The key to the group’s broad (pun intended) reach are Broadbands, or chapters, the brainchild of former member Rose Chilcoat. Anyone can start a Broadband in her community, so long as she has good communication skills, a fierce passion for wild land protection, good humor, and values inclusiveness. Prior conservation or wilderness knowledge is a plus, although a desire to learn and share is more important. Broadband founders receive Wilderness Advocacy Leadership training from the Great Old Broads national headquarters in Durango, Colorado. There are currently 37 Broadbands across 15 states.

One of the Great Old Broads’ cornerstone offerings are Broadwalks, special events held four times a year in conservation hotspots like California’s Mojave Desert and Bears Ears in Utah. The multi-day events are like boot camps for nature lovers, bringing participants together with environmental thought leaders, activists, scientists, and representatives from the United States Forest Service, the National Park Service, and the Bureau of Land Management. Along with a laudable speaker series, Broadwalks feature guided hikes to learn about the ecology and geology of the area, group dinners, and plenty of socializing. The Broadbands chapters expand the breadth of Broadwalks by holding their own sessions, focused on areas that may not capture the national spotlight, but are of great regional importance.

For those who like to get their hands dirty, the Great Old Broads also host a series of Broadworks, volunteer events in destinations that need on-the-ground support in the form of scientific monitoring, restoration, and maintenance. A 2016 favorite was five days of backpacking in the brand-new Boulder-White Clouds Wilderness near Stanley, Idaho. Volunteers worked in partnership with the Sawtooth Society and the U.S. Forest Service (and a team of pack animals) to install wilderness signs in the backcountry. “Make no mistake about it, our women are willing and able to do very hard work and are passionate about participating in stewardship projects,” says Berutich.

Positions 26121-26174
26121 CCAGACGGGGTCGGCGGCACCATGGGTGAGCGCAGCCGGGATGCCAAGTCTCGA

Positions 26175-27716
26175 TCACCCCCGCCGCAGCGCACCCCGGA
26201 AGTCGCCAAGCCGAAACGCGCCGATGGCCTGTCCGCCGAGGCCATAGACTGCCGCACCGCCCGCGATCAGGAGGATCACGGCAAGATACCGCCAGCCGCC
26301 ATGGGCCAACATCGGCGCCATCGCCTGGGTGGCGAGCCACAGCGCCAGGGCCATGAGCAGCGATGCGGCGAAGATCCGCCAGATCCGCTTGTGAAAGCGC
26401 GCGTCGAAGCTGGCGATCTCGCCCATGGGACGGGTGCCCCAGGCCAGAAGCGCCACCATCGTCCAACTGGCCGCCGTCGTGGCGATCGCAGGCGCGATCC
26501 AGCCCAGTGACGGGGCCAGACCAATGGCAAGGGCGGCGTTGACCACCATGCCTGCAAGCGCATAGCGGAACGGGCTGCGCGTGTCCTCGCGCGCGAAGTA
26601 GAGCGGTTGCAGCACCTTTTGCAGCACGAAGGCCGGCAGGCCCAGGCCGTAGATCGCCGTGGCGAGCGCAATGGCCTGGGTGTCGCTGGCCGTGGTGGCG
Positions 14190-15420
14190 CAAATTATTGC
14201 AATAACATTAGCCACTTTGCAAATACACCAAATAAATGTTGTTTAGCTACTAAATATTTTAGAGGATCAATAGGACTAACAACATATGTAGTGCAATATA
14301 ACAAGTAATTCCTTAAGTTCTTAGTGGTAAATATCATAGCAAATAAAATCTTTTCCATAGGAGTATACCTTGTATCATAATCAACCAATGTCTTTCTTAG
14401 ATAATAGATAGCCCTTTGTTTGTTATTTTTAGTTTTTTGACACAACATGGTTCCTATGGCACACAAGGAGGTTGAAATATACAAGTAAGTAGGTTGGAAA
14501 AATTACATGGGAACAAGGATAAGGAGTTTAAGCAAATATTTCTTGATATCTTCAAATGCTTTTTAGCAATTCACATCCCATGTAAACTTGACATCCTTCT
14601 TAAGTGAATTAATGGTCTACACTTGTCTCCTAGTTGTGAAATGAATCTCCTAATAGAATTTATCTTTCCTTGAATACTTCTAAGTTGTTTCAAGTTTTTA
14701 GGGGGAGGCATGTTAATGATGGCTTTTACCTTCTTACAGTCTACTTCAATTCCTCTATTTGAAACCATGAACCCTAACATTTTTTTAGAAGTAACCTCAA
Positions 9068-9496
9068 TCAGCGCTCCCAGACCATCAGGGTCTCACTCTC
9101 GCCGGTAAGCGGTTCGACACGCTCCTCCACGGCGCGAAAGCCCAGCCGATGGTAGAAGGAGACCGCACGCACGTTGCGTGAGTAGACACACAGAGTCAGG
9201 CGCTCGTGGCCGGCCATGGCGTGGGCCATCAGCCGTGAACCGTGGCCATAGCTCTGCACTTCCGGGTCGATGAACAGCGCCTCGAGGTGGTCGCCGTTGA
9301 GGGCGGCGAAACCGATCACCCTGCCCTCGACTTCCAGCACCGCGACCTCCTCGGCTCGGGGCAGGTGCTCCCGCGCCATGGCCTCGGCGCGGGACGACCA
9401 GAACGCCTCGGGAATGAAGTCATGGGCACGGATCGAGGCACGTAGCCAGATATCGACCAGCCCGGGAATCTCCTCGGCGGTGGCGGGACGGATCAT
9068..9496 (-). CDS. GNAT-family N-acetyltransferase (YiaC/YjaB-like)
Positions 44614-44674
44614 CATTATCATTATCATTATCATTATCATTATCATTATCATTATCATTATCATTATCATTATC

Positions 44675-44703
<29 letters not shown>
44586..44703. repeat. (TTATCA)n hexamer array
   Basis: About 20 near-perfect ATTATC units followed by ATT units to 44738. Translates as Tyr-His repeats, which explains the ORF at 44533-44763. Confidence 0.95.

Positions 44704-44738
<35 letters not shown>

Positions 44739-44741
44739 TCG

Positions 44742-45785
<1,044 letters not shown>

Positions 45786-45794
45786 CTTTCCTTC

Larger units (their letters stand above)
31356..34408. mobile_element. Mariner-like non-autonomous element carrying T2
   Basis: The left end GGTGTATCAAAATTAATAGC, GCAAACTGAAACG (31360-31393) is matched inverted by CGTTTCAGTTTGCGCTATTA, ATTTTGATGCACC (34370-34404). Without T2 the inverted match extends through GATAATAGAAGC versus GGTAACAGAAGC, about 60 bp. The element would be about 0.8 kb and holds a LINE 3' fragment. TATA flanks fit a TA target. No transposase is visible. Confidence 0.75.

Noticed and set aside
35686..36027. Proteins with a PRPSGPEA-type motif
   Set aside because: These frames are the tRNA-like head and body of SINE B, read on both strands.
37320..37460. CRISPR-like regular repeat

And the Great Old Broads is not limited to women. Men, dubbed the Bros, are welcome to join, so long as they embrace the organization’s decidedly feminine perspective, as described on the website: As lifelong nurturers and caregivers, our approach is one of perseverance and determination, rather than militancy and contentiousness. Or as Silbert puts it, “Women have a fierce, protective passion. We want to protect our land and our water for future generations, for our kids and grandkids, and for the future generation of all species.”

Nor are the Great Old Broads limited to “elders,” although the organization celebrates the wisdom that comes with age, there are several non-grey heads on the staff, and members span all age groups. Some of the younger members jokingly refer to themselves as “Great Old Broads in Training.”

In the 27 years since the organization’s founding, the term Great Old Broads has become less about the physical characteristics of gender and age, and more about mental fortitude. “If you have an open mind, and a willingness to take on serious issues while still having fun and building lasting connections, then you are a Broad,” says Silbert.